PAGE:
Sunday, November 28, 2010

Analysing Difficult Positions

This game is complicated. I am Black. In this online game, White threw everything except the kitchen sink to conjure up an extremely powerful attack on Black's king.

It is Black's turn.

If this was a blitz game, there is no way anyone could see the motifs and the correct move.

If Black can hold on to his position he would win. In razor sharp positions, where a single move can lead to a win or a loss, it is vital to be able to understand the "truth" of the position.

How would you analyse this position? If you were Black, what would you play?

In this game, I lost because I failed to understand the position.

If you do not want to know the answer, STOP READING NOW!! :)


The way to tackle this problem was to first of all, understand how to go about analysing this.

Think for a moment, if this was White's turn, what would White play?

The answer is obvious.

2. f7! Now White is threatening mate on g8 so the next move is forced.
2. ... Bg7 (any other move is instant mate after 3. Qxh6#)

With this in mind, we know that once the h6 pawn falls it is checkmate.

So what would White play as a followup move?
3. Rh2! with the intention of 4. Rxh6 Bxh6 5. Qxh6# (again!)

Ok. So how do I stop the Rook from sacrificing itself on h6? What this means is that Black has only 2 moves to prevent checkmate.

The Black Queen is way offside. The light-squared Bishop on c4 is hindered by the d4 pawn. True, it can temporarily sacrifice itself with Bd3 but after Rxd3, Black can save the situation since it requires 2 moves by White to reposition itself back on the h-file. This can be saved but is there a better solution (remember the axiom "if you find a good move, look for a better one")?

The Rook on a8 takes 3 moves to reposition itself to the h-file. This is far too late.

How about 1.... b5 trying to pin the White Queen and stopping f7? The problem comes again.
2. Rh2 and now preparing 3. Rxh6+ Bxh6 4. Qxh6 Kg8 5. Qg7# (another mate!)

So what is left? It's the Black Queen.

Is there a way to stop the Rook from entering the h-file with the Queen? Well, given that the Black Queen is on a light square, it needs 3 moves to get to the h-file but the problem is that if the Queen retreats to b7 or c8, White will play f7 and the 7th rank is totally cut off for the Black Queen. It's starting to look grim for Black.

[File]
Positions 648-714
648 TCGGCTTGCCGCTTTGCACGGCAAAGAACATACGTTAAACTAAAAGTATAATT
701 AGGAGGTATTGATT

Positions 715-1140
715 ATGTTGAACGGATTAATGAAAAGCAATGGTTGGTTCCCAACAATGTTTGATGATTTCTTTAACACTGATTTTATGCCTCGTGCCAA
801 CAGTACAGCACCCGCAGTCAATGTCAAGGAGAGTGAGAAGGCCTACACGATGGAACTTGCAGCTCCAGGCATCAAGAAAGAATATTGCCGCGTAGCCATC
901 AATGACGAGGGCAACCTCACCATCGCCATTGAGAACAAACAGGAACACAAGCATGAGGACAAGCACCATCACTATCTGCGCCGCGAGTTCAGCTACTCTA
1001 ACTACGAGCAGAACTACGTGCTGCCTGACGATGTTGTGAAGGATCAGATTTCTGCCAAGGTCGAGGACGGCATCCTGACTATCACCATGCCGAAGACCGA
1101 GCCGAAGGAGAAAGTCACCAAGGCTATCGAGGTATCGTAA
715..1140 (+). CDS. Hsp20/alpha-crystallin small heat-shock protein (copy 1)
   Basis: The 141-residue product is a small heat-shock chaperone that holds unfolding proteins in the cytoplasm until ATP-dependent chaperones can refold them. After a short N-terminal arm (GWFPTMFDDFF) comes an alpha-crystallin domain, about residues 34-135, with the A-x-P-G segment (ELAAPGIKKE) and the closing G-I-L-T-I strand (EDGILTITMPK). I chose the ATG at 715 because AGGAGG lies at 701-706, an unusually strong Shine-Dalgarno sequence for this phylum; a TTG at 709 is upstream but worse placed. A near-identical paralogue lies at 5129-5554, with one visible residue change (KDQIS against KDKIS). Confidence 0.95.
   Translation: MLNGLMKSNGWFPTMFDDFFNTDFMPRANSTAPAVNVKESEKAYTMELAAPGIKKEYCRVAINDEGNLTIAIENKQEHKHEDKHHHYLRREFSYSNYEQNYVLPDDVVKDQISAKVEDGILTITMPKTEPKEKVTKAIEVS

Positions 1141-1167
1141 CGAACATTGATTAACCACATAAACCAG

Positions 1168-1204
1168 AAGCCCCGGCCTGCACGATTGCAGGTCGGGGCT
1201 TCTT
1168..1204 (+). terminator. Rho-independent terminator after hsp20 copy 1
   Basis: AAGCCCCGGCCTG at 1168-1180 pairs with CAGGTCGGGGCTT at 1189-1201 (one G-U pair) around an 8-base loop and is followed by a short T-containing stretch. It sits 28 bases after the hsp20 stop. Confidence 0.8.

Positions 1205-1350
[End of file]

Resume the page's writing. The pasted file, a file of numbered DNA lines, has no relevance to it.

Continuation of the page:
What now? Now that we've identified the threats and possible solutions. Let's look at this position now, with a fresh pair of eyes.

So we know that the Queen retreat doesn't work, the Rook takes too long to lift itself and the c4 Bishop (short of sacrificing itself for tempi) cannot go back in time and b5 pawn moves doesn't work either.

Now imagine if White has a chance to play Rh2, where would you put the Black Queen if you have free rein? If the Queen is on the 1st rank to give check to the White king, then after ....Qf1 it is Black who is now giving checkmate. In other words, if we can find a way to get the Queen to f1 in 2 moves, we can stop Rh2.

The solution to this predicament has to be 1. ....Qa4!! intending .... Qd1+ Kg2 and then Qf1# (if White tries Rh2).

So the correct move to stop this is 1.... Qa4!!

Shocking, isn't it? :)

Friday, November 19, 2010

NYC: Watch Where You Play Chess

7 men ticketed for playing chess in playground by cops in bulletproof vests

Reminds me of a scene from Dirty Harry:

Callahan: Are you trying to tell me that ballistics can't match the bullet up to this rifle?
DA: It does not matter what ballistics can do. This rifle might make a nice souvenir. But it's inadmissible as evidence.
Callahan: And who says that?
DA: It's the law.
Callahan: Well, then the law's CRAZY!

Wednesday, November 17, 2010

Botvinnik-Petrosian Book Review

For readers who have been wondering where I have gone, I have been reading some of the books I bought the last 3 months. And I've just finished reading Botvinnik-Petrosian - The 1963 WCC Match by Mikhail Botvinnik.

I started reading the book 2 months ago and despite it being a somewhat thin book, it was hard because trying to find time to read the annotations and play the game (using a chessboard and its variations) is time-consuming!

If you've ever wanted to know about the old Soviet chess champions, this book is very insightful. It details the going-ons of the clash between 2 heavyweight chess personalities.

Note that this is a patzer's review so hang on to your seats!

Book quality:

This book is printed by New In Chess. The covers have a slight cardboardish glossy feel to it that is typical of many softcover chess books (slightly better than what softcover novels use). Inside, the pages are of pristine white paper and the quality of the paper makes it very easy to move between pages. The binding is glued based but considering how relatively thin this book is, it does the job decent enough in holding the pages together. The font is in Times New Roman using figurine algebraic notation. The font is just a shade bigger (about 1-2 points bigger) than most chess books which makes the annotations stand out very clearly and makes reading a joy. The typeset in combination with the white pages makes reading comfortable.... very comfortable. The book is presented in 2 columns on each page.


The presentation of the book is well thought out. A table of contents was accompanied with a foreword from Karpov, followed by notes from Igor Botvinnik, a simple overview of the match regulations and a match table containing the 22 games fought.

And with that, the game begins in earnest.

This is where things get a little uneven.